The pleadings and exhibits of this case indicate the following facts. On December 9, 2003, while incarcerated at Stateville, Plaintiff engaged in a conversation with Officer Daniel Quarles. Quarles informed Plaintiff that, pursuant to an investigation about drugs being brought into Stateville, drug testing was being conducted on Stateville prisoners and staff. Plaintiff responded that he was not staff and that Quarles could not accuse Plaintiff without witnesses or a positive drug test. Quarles then phoned Major Maurice Lake and had Plaintiff handcuffed and escorted to another unit, where Plaintiff was made to give a urine sample for drug testing. Plaintiff tested positive for marijuana. DE 87, Exh. A. Later that day, Quarles wrote a disciplinary report against Plaintiff charging him with a drug offense in violation of Rule 203 of Illinois Department of Corrections Rules. DE 87, Exh. C. Plaintiff contends that he never provided a urine sample and that the report of him testing positive was falsified by Quarles. DE 100, Pl's Memorandum of Law, p.5-7.

Also on December 9, 2003, Stateville Officer Shaun Gee conducted a search of Plaintiff's cell and found the following contraband: a homemade stinger, a bottle of Heinz mustard, a jar of peanut butter, one clove of garlic, an onion, and a radio. Officer Gee wrote a disciplinary charge against Plaintiff for violating Illinois Department of Corrections Rule 308 for his possession of contraband. DE 87, Exh. B Plaintiff was then escorted to a temporary confinement area. Plaintiff states that the Rule 308 charge was written in a way to indicate that Plaintiff was placed in segregation based upon contraband being found in his cell, when in fact, he was placed in segregation for having exercised his First Amendment rights. DE 100, Pl's Rule 56.1 Statement, p.7-8.

On December 10, 2003, Plaintiff was brought to the Internal Affairs unit, and Officer Gee questioned Plaintiff about drug use in Stateville. Plaintiff refused to answer questions and stated that he was invoking his Fifth Amendment right against self-incrimination. He was then escorted back to his cell.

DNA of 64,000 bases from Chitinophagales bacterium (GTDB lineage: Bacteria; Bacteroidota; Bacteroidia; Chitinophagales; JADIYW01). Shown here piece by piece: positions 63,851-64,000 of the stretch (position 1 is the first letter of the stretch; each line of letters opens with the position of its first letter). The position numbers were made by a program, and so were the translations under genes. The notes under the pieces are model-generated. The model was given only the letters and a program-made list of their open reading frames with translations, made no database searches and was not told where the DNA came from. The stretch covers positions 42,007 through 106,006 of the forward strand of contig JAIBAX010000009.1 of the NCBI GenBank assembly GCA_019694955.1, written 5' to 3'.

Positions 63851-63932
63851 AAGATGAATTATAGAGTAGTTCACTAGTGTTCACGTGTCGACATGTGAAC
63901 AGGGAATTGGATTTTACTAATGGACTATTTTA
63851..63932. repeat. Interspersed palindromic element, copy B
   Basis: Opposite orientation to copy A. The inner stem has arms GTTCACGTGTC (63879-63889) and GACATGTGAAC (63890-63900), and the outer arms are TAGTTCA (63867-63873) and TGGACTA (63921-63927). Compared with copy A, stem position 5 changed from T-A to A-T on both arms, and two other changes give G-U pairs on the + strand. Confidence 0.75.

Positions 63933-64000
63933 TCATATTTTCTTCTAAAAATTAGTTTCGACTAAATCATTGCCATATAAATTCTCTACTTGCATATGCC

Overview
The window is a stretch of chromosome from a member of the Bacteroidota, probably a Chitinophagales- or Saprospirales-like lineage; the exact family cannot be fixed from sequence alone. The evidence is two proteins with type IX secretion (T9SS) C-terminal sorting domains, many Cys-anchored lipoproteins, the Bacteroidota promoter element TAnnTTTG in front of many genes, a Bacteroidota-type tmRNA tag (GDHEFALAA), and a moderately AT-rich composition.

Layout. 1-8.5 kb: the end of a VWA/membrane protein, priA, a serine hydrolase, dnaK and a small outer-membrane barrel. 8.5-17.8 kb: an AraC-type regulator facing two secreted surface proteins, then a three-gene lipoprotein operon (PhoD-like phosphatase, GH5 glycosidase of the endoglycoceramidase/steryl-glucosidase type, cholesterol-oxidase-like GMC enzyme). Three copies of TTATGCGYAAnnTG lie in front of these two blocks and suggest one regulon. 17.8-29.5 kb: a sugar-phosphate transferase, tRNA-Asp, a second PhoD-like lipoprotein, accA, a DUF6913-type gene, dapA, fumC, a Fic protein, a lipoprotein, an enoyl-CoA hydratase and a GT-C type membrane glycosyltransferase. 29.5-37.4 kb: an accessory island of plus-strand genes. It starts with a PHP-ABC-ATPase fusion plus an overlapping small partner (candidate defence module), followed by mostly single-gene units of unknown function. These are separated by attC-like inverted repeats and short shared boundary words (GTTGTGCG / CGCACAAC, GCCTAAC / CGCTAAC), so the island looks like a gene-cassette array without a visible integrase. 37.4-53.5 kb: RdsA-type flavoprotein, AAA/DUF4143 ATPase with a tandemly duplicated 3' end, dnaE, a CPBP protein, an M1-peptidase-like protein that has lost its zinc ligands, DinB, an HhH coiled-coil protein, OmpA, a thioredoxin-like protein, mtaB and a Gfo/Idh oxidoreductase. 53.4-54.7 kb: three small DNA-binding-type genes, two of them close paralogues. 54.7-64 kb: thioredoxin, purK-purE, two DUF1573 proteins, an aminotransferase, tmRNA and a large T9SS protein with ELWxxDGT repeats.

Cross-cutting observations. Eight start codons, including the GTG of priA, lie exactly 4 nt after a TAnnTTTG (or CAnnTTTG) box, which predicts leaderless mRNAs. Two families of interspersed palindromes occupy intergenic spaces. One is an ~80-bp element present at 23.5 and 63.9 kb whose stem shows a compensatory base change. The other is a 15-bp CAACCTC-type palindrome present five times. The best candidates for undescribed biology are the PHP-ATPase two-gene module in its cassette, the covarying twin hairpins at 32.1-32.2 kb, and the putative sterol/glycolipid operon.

On December 11, 2003, Plaintiff was transferred to Pontiac Correctional Center.

On December 15, 2003, Officer Gee issued a disciplinary charge against Plaintiff, charging him with violating Department Rule 110, impeding or interfering with an investigation. DE 87, Exh. D. According to Defendants, Plaintiff refused to sign the report.

All three disciplinary reports, the Rule 203 (drug offense), Rule 308 (contraband), and Rule 110 (impeding investigation), were forwarded to the Pontiac Correctional Center Adjustment Committee. The Adjustment Committee held a hearing on the Rule 203 and Rule 308 charges on December 24, 2003. Plaintiff was not present at the hearing -- according to Defendants and the verification of notification slips executed by Pontiac Officer Cremer, Plaintiff refused to attend. DE 87, Exhs. E & F. According to Plaintiff, he did not know about the hearing, and Defendant Cremer falsified the waiver to appear. DE 100, Pl's Memo of Law, p. 8-9. The Adjustment Committee found Plaintiff guilty of both charges. The hearing reports state that Investigator Michael Range spoke with Gee about the contraband violation and verified that Plaintiff had been identified by his ID card. DE 87, Exh. G. With respect to the ...